A Conversation for Paper Rounds

Five days a week?

Post 1

There is only one thing worse than being Gosho, and that is not being Gosho

Most newsagents when I did a paper round (the news was still carved on stone tablets in them days btw - very heavy, and very difficult to fold and push through letterboxes smiley - winkeye) expected you to work 7 mornings each week, although the one I worked for had an interesting system. He had about 12 paperboys and papergirls from Monday to Saturday doing rounds which lasted 30 - 40 minutes, but on Sunday he amalgamated the rounds, and had three kids come in and work for two to three hours doing four rounds each. You could make more on Sunday morning (21/-) than you could all week (15/-), and if you worked both, you were living it large smiley - biggrin

Even though it was 30 years ago, I could still take you around my route, although I doubt that I could remember *all* of the drops.

Five days a week?

Post 2


Yeah my rounds were always divided into weekdays and Sundays - and Sundays were always the best earners. I did a free weekly paper round as well - but didn't get anything like the £5 - £15 the article mentions. More like £4 if you were lucky.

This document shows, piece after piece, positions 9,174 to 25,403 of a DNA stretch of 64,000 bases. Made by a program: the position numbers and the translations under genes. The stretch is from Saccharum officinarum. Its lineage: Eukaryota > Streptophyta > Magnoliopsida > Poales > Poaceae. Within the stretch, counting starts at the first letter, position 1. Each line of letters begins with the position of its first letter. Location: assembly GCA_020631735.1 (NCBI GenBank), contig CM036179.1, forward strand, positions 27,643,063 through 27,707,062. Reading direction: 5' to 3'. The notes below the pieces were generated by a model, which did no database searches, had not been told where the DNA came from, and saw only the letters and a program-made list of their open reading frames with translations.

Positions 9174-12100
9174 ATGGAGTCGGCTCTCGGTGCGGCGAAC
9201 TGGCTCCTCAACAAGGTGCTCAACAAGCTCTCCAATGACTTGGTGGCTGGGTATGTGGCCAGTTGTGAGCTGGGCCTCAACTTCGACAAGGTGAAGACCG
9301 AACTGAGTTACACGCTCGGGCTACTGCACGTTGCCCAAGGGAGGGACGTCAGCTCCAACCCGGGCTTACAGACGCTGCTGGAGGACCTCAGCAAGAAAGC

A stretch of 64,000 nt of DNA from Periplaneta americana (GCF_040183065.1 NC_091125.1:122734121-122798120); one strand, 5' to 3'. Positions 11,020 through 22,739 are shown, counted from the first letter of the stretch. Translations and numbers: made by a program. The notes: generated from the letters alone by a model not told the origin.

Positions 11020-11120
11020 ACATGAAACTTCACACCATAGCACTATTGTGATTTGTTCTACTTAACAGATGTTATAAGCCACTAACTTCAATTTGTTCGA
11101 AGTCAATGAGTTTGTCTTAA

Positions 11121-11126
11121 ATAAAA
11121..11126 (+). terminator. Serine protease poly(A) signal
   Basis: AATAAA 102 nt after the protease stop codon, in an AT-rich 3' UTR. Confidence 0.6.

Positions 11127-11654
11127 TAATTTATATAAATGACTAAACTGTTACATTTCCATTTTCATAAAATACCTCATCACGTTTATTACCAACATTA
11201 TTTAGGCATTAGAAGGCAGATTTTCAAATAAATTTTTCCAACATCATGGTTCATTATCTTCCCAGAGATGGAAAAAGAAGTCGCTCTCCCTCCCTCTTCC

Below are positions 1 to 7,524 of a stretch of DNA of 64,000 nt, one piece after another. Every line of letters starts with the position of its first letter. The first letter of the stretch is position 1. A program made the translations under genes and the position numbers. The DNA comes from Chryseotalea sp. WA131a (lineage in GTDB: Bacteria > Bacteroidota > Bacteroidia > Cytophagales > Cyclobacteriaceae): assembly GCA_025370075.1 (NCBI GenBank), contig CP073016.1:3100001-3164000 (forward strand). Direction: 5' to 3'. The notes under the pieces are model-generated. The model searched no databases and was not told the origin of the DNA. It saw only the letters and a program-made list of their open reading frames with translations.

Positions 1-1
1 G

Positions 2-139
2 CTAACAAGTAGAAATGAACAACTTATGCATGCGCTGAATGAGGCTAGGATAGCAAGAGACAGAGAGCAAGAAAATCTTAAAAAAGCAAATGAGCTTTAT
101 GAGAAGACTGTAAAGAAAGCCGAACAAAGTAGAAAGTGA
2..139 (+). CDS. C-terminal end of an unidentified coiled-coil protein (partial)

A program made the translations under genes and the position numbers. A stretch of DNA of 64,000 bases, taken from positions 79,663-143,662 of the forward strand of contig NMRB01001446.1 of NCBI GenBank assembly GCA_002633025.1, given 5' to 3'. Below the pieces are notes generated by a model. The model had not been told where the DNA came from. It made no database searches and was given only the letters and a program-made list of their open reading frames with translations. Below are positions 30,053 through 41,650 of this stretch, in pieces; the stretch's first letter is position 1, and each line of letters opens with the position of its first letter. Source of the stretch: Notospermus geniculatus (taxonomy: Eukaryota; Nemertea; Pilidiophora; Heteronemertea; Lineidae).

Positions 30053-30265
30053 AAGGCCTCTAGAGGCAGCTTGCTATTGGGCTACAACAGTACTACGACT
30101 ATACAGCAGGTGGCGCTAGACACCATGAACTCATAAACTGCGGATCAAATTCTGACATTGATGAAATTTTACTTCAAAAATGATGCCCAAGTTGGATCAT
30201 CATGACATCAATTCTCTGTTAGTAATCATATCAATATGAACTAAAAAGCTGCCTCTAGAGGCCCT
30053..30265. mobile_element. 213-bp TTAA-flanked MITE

Five days a week?

Post 3

Steve K.

I grew up in Oklahoma City, Oklahoma, USA where we called them "paper routes". I started around age 12 or 13 and worked up to assistant manager by the time I left for college at age 18. This was about the only way to earn a regular income at that age. It was a twice daily route for the "Daily Oklahoman" (morning) and the "Oklahoma City Times" (evening) with a single large paper on Sunday morning (all the same company). So seven days a week with maybe 70 houses on the route. It was a grind most of the time, especially having to collect from most subscribers every month, whihc took several evenings - but if I had it to do over again, I'd do it the same way. Besides the money, it was a way of getting out of the house and having adventures with some "interesting" people in and around the "paper station", a metal building where the truck brought the bundles of papers. Quite an experience.

Five days a week?

Post 4

I'm not really here

My dad did a rural paper round, and he used to go in early to mark up all the papers for all the rounds when I was a kid. Because of this I used to do holiday cover, so I could earn money in the summer. smiley - smileyI missed all the rain and cold.

But we had to do 7 days a week, although there were often less papers on a Sunday, they were heavier.

My brother used to earn 75p a day helping my dad, and he got to go round in a car.
I am talking about the early 80s though.

Five days a week?

Post 5


I also did holiday cover for my big brother but the round is mine but as soon as i trun 16 my little brother will take over

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